Content on this page was developed during the 2009-2010 H1N1 pandemic and has not been updated.
- The H1N1 virus that caused that pandemic is now a regular human flu virus and continues to circulate seasonally worldwide.
- The English language content on this website is being archived for historic and reference purposes only.
- For current, updated information on seasonal flu, including information about H1N1, see the CDC Seasonal Flu website.
Prevention Of Pneumococcal Infections Secondary To Seasonal And 2009 H1N1 Influenza
October 23, 2009, 4:30 PM ET
- What is Pneumococcal Disease?
- What are the Symptoms of Pneumococcal Disease?
- Why is Prevention of Pneumococcal Disease Important during Influenza Season?
- How Can High-Risk Individuals Protect Themselves from Pneumococcal Disease?
- Who should get Pneumococcal Polysaccharide Vaccine (PPSV)?
- Can Adults get Pneumococcal (PPSV) and Influenza Vaccines at the Same Time?
- Is the Pneumococcal Vaccine (PPSV) Safe?
- Related Links
Pneumococcal disease is an infection caused by a type of bacteria called Streptococcus pneumoniae (pneumococcus). When these bacteria invade the lungs, they can cause pneumonia. They can also invade the bloodstream (bacteremia) and/or the tissues and fluids surrounding the brain and spinal cord (meningitis). Pneumococcal infection kills thousands of people in the United States each year, most of them 65 years of age or older.
The symptoms of pneumococcal pneumonia include fever, cough, shortness of breath, and chest pain. The symptoms of pneumococcal meningitis include stiff neck, fever, mental confusion and disorientation, and visual sensitivity to light (photophobia). The symptoms of pneumococcal bacteremia may be similar to some of the symptoms of pneumonia and meningitis, along with joint pain and chills.
Influenza infections can make people more likely to develop bacterial pneumonia. Pneumococcus is the most common cause of bacterial pneumonia. Pneumococcal infections are a serious complication of seasonal and 2009 H1N1 influenza infections and can cause death.
There is a vaccine to protect high-risk individuals 2 through 64 years of age against serious pneumococcal disease. The vaccine, pneumococcal polysaccharide vaccine (PPSV), is safe and effective. Most people need a single dose of the pneumococcal vaccine in a lifetime. All children less than 5 years of age should receive a different vaccine called pneumococcal conjugate vaccine (PCV7); high risk children 2 to 4 years of age need both pneumococcal vaccines.
Approximately 70 million people who should be receiving PPSV are not yet vaccinated (National Health Interview Survey, 2007). View chart showing who is not yet vaccinated.
PPSV is recommended for:
- People who are 65 years of age and older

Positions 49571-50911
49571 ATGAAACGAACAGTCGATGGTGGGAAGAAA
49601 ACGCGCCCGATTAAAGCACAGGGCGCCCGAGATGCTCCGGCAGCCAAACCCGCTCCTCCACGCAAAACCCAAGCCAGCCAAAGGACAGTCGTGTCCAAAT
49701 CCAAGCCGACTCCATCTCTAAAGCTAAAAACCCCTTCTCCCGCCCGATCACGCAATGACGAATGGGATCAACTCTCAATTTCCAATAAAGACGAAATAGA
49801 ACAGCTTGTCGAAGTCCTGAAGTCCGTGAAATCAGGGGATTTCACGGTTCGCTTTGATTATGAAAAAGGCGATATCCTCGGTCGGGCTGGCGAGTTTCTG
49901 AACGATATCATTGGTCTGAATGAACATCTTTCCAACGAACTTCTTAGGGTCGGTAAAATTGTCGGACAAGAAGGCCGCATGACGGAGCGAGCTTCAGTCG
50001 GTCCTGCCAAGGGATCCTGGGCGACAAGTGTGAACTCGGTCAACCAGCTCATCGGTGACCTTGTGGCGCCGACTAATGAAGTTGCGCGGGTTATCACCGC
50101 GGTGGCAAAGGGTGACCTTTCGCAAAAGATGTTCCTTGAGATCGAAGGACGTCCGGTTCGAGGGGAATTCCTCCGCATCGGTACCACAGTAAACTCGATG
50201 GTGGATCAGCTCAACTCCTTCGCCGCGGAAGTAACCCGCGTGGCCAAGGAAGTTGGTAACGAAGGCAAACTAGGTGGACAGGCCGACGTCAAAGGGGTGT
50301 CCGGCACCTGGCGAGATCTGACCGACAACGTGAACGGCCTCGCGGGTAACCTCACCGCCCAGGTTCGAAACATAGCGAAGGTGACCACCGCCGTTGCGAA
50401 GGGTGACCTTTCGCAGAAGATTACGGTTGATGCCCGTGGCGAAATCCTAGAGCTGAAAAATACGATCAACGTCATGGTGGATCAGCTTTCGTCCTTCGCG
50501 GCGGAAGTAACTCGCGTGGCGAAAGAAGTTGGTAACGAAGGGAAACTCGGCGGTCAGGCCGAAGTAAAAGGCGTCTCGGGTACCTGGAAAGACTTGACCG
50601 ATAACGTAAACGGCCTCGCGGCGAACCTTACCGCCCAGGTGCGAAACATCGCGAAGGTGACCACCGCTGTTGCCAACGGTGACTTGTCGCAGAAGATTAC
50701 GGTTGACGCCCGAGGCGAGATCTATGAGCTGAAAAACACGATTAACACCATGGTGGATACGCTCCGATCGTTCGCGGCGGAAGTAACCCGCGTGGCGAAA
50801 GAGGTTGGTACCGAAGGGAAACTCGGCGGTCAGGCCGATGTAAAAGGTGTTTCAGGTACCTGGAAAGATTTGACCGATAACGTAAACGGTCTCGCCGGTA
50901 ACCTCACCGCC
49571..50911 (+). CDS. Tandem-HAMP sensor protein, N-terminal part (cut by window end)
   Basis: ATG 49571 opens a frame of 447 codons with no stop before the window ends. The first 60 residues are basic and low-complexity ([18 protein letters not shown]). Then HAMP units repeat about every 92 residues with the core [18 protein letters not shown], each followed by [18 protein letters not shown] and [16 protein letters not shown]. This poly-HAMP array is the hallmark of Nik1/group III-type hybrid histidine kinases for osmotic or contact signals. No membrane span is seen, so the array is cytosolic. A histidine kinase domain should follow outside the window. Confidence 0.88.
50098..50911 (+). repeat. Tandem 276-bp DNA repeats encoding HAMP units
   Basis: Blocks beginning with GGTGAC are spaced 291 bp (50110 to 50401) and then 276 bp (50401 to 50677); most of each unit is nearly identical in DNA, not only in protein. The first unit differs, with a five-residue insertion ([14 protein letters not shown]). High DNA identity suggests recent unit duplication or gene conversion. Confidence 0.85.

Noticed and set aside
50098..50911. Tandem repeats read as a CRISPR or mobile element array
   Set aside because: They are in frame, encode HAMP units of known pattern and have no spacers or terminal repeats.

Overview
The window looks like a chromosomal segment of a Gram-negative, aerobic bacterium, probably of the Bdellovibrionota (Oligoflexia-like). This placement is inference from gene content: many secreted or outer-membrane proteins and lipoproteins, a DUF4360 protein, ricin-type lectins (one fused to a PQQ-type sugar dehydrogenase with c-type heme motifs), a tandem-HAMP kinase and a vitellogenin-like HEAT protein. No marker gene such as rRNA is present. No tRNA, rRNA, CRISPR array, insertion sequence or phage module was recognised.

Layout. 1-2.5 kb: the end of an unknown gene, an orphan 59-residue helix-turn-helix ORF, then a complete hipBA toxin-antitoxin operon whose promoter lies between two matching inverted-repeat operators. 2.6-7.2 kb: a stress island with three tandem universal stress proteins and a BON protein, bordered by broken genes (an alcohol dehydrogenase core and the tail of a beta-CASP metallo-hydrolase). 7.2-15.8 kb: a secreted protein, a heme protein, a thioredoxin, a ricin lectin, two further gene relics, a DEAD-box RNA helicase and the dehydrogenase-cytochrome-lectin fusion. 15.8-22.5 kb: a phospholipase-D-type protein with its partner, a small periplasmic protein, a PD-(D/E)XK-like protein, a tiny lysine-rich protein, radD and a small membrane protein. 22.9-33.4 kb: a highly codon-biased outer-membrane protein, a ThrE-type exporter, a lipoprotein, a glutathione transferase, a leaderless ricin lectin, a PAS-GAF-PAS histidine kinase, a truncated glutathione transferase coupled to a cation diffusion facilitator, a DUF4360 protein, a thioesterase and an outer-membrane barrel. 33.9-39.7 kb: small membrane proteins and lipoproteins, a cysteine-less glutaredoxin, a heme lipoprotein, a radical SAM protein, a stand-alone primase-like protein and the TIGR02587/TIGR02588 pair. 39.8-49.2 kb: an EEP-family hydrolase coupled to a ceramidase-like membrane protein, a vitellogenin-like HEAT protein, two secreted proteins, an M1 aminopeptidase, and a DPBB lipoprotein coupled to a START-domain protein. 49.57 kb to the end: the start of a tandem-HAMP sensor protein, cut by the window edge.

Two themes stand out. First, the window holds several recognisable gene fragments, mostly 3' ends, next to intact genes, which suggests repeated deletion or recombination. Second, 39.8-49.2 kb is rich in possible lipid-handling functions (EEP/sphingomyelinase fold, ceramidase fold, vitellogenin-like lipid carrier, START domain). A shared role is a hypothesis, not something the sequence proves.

- People 2 years of age and older who have a chronic illness such as:
- cardiovascular or lung disease
- sickle cell disease
- chronic liver disease
- cerebrospinal fluid (CSF) leak
- a cochlear implant
- People 2 years of age and older with a weakened immune system
- Due to illnesses such as:
- HIV infection
- chronic renal failure
- nephrotic syndrome
- organ or bone marrow transplantation
- Hodgkin’s disease
- multiple myeloma
- generalized malignancy
- Those receiving immunosuppressive therapy (e.g., steroids)
- Those who have had their spleen removed or whose spleen is dysfunctional due to an illness such as sickle cell disease.
- Residents of nursing homes or long-term care facilities
- People 19 through 64 years of age who smoke cigarettes or have asthma.
During the 2009-2010 influenza season, vaccinating people 2 through 64 years of age who have the above risk conditions is most important because people in this group may be more likely to develop secondary bacterial pneumonia after an influenza infection.
Healthy persons less than 65 years of age are not recommended to receive PPSV.
Yes, pneumococcal vaccine may be given at the same time as influenza vaccine. Pneumococcal vaccine can be given at any time during the year. Because the adult groups for whom pneumococcal and seasonal influenza vaccines are recommended are similar, the need for pneumococcal vaccination should be evaluated at the time of annual influenza vaccination. The need for pneumococcal vaccination should also be evaluated at the time of 2009 H1N1 influenza vaccination. Persons who cannot remember if they’ve ever had pneumococcal vaccine should still be vaccinated.
During the 2009-2010 influenza season, work with your healthcare provider to determine when you can get your pneumococcal, seasonal influenza, and 2009 H1N1 influenza vaccines.
The pneumococcal vaccine is considered safe. Some people experience mild side effects, but these are usually minor and last only a short time. When side effects do occur, the most common include swelling and soreness at the injection site. A few people experience fever and muscle pain. Anyone who has a severe allergy to any component of the vaccine should not get that vaccine. As with any medicine, there are very small risks that serious problems could occur after getting the vaccine. However, the potential risks associated with pneumococcal disease are much greater than the potential risks associated with the pneumococcal vaccine. You cannot get pneumococcal disease from the vaccine.
Ask your healthcare provider if you should delay receiving the pneumococcal vaccine if you have an illness with fever or other active infection.
Get email updates
To receive weekly email updates about this site, enter your email address:
- Centers for Disease Control and Prevention
1600 Clifton Rd
Atlanta, GA 30333
TTY: (888) 232-6348
- Contact CDC-INFO